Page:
STS064-205-050 Supercell Thunderstorms, Canada September 1994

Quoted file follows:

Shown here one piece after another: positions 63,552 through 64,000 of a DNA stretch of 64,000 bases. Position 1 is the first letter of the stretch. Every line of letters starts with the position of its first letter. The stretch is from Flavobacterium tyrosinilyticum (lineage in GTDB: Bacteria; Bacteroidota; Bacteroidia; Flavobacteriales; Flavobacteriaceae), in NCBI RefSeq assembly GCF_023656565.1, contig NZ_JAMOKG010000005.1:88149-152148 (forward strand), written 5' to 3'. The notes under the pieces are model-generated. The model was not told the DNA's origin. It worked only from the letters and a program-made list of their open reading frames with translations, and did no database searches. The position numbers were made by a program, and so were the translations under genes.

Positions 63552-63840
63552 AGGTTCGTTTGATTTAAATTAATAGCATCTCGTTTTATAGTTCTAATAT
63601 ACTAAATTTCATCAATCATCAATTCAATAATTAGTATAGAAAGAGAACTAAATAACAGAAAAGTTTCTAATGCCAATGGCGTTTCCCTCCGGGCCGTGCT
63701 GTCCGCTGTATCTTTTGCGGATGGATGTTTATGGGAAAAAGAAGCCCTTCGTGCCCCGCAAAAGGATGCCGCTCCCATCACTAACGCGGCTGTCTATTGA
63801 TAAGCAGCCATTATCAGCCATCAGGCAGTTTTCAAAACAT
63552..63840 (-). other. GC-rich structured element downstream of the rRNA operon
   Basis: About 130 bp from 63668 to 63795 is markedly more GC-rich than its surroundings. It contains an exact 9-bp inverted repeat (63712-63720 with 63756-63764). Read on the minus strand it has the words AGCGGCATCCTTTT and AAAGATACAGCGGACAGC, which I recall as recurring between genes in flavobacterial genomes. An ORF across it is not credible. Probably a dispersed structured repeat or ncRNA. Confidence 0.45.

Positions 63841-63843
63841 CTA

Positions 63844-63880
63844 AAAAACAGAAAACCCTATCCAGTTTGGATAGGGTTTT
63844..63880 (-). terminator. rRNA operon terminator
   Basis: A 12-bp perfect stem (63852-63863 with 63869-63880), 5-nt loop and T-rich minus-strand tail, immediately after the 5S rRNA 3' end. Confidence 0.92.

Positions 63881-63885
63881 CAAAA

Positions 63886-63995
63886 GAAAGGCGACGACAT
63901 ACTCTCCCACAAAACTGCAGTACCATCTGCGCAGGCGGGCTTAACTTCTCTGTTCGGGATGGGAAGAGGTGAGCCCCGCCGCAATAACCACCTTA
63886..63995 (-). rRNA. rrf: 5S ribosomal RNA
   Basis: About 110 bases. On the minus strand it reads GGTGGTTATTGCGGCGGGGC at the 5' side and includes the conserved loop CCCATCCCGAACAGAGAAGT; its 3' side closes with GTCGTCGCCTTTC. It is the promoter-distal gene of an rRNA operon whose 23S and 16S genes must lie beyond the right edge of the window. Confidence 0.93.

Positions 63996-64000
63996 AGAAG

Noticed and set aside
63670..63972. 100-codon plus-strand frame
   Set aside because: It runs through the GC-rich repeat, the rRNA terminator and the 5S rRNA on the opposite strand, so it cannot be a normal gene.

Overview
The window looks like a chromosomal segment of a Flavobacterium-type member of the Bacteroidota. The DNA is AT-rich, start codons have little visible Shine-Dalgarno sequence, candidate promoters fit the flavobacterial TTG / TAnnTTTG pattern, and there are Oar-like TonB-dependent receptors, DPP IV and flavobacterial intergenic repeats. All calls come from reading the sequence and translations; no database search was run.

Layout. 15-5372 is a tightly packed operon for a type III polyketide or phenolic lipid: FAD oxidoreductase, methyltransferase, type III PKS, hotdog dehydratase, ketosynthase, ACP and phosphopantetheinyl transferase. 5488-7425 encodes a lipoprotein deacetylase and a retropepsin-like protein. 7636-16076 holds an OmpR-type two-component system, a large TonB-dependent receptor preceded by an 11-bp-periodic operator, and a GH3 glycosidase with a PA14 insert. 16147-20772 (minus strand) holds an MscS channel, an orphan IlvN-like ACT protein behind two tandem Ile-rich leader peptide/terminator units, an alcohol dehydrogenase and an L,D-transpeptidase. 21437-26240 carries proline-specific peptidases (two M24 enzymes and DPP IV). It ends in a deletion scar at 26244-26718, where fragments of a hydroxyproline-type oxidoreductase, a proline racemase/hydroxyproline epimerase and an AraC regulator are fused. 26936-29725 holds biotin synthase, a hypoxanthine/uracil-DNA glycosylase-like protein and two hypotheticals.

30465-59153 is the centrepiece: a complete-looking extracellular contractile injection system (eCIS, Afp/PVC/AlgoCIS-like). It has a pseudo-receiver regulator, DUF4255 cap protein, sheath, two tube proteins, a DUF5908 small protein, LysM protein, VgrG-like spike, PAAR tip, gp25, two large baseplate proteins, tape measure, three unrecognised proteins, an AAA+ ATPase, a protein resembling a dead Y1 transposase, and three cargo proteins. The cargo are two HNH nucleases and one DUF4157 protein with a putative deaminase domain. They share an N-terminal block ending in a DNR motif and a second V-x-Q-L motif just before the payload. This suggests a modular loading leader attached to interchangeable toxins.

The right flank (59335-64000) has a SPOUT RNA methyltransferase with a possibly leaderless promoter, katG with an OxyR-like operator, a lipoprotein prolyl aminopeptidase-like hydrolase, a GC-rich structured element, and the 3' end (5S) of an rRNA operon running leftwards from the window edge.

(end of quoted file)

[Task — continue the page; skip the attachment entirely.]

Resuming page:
A cluster of large supercell thunderstorms, located near the border between Manitoba and Ontario, Canada, and Minnesota, United States can be seen in this low-oblique view. In North America, most supercell thunderstorms occur over the Great Plains of the United States and southern Canada, where moist, warm, tropical air from the Gulf of Mexico clashes with dryer, cooler, polar air from the Canadian Arctic. Such storms can produce violent downdrafts with locally strong and sometimes destructive winds. Storms of this magnitude can also produce hail and in many cases, tornadoes. A thunderstorm is an intense local storm associated with a tall, dense cumulonimbus cloud in which there are very strong updrafts of air. They occur when the atmosphere is unstable and moist warm air is abundant and becomes buoyant near the ground. The towering cumulonimbus thunderheads can rise through the stratosphere to altitudes of 12.5 miles (20 km); they penetrate the upper cirrus cloud layer in this view.

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